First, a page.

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Poster display session

1946 - The role of PD-L1 in a high-grade invasive human oral squamous cell carcinoma microenvironment.


11 Sep 2017


Poster display session


Translational Research;  Head and Neck Cancers




Annals of Oncology (2017) 28 (suppl_5): v595-v604. 10.1093/annonc/mdx391


M. HIRAI, H. kitahara, Y. Kobayashi, S. Kawashiri, H. Nakamura

Author affiliations

  • Oral And Maxillofacial Surgery, Kanazawa University Graduate School of Medical Science, 920-8641 - Kanazawa/JP


Abstract 1946


Blockade of the programmed-death 1 receptor (PD-1)/programmed-death ligand (PD-L1) pathway efficiently reduces tumour growth and improves survival. Durable tumour regression with blockade of the PD-1/PD-L1 checkpoint has been demonstrated in recent clinical studies. Oral squamous cell carcinoma (OSCC) is highly immunosuppressive, and PD-L1 expression has been proposed as a potential mechanism responsible for this phenotype. Despite the fact that anti-PD-1 treatment can produce durable responses, such therapy appears to benefit only a subset of patients. Thus, it is important to understand the mechanisms underlying the regulation of PD-L1 expression in the OSCC microenvironment.


The subjects were patients with primary OSCC who underwent surgical resection at the Kanazawa University Hospital between 1998 and 2008. And, three human oral squamous cell carcinoma cell lines established from tumor biopsies with different grade of invasive abilities were used: OSC-20, OSC-19 and TSU.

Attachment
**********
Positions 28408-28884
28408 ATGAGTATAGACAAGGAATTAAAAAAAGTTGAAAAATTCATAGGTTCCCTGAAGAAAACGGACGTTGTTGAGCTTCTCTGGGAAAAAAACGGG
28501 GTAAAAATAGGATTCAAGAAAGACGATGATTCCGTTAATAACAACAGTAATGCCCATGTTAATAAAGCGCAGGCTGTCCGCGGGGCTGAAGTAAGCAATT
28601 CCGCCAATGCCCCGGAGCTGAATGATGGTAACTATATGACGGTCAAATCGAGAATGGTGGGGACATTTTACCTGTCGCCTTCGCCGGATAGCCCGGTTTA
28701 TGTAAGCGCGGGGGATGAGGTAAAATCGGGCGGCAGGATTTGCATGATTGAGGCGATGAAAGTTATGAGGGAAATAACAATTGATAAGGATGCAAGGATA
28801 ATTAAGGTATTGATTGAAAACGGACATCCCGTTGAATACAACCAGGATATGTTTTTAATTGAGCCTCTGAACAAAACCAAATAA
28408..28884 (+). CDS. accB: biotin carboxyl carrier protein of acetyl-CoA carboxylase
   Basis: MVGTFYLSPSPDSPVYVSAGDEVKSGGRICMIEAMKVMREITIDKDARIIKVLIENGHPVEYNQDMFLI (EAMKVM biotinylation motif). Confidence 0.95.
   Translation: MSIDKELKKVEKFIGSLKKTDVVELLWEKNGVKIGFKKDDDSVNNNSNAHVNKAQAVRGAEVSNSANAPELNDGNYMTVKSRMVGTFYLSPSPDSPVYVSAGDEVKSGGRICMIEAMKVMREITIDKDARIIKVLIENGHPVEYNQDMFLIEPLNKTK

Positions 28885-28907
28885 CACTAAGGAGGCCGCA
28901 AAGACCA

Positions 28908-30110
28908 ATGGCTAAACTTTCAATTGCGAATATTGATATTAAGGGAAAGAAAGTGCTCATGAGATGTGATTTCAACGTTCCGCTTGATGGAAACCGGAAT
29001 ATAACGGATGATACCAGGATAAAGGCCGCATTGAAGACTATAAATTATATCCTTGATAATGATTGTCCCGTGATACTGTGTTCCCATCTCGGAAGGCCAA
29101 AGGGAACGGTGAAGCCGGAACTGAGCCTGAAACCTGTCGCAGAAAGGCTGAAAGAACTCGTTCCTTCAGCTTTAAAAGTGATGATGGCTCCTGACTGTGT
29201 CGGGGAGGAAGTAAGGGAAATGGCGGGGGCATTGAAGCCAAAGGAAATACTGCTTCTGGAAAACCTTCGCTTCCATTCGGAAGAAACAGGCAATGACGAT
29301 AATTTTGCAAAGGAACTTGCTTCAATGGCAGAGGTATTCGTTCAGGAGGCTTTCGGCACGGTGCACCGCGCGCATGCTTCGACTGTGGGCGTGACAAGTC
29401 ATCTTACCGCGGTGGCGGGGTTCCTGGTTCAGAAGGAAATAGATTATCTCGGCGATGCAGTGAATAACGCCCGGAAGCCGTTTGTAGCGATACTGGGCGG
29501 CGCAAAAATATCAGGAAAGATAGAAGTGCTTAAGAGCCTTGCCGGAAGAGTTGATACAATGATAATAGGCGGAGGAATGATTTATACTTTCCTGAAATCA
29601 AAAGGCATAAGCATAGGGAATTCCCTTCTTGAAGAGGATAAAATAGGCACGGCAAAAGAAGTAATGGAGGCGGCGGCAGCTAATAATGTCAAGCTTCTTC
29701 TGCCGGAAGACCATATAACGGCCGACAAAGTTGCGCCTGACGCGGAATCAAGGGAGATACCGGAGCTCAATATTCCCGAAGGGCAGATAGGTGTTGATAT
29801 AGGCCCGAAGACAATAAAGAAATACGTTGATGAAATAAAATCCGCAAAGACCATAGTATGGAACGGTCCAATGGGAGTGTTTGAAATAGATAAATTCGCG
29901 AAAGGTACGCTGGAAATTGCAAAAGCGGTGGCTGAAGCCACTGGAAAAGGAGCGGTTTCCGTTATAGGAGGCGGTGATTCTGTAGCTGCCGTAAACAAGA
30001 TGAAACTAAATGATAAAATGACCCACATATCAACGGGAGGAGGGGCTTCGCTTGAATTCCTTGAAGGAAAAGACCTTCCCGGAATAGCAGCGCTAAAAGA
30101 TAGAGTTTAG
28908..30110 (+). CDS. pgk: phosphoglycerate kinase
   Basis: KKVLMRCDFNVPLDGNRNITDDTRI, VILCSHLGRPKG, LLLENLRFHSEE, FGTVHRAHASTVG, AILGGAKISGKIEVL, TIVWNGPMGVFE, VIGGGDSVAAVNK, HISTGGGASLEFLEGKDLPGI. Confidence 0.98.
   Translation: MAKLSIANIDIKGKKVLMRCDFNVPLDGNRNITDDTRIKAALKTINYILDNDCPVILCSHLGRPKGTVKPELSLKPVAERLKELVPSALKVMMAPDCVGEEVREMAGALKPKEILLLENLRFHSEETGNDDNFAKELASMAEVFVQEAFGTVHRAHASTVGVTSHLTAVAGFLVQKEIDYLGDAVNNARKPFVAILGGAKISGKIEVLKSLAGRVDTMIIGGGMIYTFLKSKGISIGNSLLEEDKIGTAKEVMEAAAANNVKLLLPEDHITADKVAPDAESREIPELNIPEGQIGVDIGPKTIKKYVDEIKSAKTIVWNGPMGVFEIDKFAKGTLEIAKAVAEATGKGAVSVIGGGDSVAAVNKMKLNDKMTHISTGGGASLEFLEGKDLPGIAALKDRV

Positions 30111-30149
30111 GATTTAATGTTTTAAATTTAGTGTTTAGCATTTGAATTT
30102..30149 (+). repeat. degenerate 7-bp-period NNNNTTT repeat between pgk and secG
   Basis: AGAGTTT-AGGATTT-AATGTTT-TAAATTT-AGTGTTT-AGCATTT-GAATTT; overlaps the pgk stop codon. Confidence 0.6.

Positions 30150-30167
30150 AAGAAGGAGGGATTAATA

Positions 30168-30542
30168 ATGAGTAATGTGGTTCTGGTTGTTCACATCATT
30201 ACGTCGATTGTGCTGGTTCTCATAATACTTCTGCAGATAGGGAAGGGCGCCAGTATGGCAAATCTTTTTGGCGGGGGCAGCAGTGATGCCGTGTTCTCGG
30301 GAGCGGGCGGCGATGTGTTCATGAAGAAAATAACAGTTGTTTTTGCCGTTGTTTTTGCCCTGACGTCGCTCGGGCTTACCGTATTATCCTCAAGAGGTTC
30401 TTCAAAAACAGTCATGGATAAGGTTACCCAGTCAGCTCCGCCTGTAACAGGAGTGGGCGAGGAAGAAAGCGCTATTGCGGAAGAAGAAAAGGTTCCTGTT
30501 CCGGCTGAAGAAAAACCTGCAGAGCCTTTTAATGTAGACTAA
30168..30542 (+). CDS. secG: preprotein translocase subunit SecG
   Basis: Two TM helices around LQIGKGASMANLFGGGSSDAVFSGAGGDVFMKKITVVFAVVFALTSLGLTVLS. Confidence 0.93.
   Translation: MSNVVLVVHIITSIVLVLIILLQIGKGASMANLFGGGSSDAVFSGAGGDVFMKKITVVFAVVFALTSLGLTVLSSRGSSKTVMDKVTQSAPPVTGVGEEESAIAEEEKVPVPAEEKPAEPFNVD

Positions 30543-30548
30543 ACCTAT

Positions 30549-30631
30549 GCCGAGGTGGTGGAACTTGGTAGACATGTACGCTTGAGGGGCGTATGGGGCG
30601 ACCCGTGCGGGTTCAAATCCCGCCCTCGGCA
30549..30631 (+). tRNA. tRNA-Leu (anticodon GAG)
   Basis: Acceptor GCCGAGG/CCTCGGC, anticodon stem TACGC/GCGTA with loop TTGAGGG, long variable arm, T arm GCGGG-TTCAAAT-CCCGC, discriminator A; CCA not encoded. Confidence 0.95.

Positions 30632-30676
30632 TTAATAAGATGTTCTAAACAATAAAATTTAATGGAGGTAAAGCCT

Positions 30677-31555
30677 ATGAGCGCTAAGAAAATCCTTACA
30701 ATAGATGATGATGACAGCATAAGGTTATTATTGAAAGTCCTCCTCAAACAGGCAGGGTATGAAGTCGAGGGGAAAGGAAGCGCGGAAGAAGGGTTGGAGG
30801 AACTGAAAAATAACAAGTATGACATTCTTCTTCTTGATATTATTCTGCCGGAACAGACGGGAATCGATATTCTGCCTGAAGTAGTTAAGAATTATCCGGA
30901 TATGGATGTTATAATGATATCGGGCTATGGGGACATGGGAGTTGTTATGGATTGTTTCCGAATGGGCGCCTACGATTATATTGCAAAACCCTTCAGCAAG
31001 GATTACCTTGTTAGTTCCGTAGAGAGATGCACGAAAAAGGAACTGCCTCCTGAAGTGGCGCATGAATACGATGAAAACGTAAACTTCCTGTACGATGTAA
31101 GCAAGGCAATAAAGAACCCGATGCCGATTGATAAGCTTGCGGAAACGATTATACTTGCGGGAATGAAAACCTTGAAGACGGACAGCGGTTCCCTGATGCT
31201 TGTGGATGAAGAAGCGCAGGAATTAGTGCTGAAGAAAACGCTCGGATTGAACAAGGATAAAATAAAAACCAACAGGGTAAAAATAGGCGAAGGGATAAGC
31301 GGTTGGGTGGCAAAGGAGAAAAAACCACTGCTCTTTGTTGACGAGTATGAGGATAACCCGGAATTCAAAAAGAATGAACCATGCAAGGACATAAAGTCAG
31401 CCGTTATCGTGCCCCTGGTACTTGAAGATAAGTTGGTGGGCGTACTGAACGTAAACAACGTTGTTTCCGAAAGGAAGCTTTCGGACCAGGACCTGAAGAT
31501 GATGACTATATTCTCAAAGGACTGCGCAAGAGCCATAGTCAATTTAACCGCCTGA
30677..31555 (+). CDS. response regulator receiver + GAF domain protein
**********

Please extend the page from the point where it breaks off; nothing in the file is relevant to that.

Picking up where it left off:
We showed that PD-L1 expression in high-grade invasive OSCC cell lines was lower than that in a low-grade invasive OSCC line and found a close correlation between PD-L1 expression and the epithelial-mesenchymal transition (EMT). PD-L1 expression was upregulated in macrophages and dendritic cells (DCs) in high-grade invasive human OSCC tissues or co-cultured with mesenchymal-phenotype OSCC cells in vitro. TLR4-inhibitory peptide successfully suppressed PD-L1 upregulation on macrophages and DCs co-cultured with mesenchymal-phenotype OSCC cells, suggesting that some EMT-induced tumour antigen is critical for PD-L1 induction on tumour-associated macrophages and DCs.


Further studies are necessary to explore the impact of EMT on the tumour immune microenvironment and to identify potential biomarkers for selecting patients who might preferentially benefit from PD-1/PD-L1 blockade or immunotherapies more broadly.

Clinical trial identification

Legal entity responsible for the study

Kanazawa University




All authors have declared no conflicts of interest.

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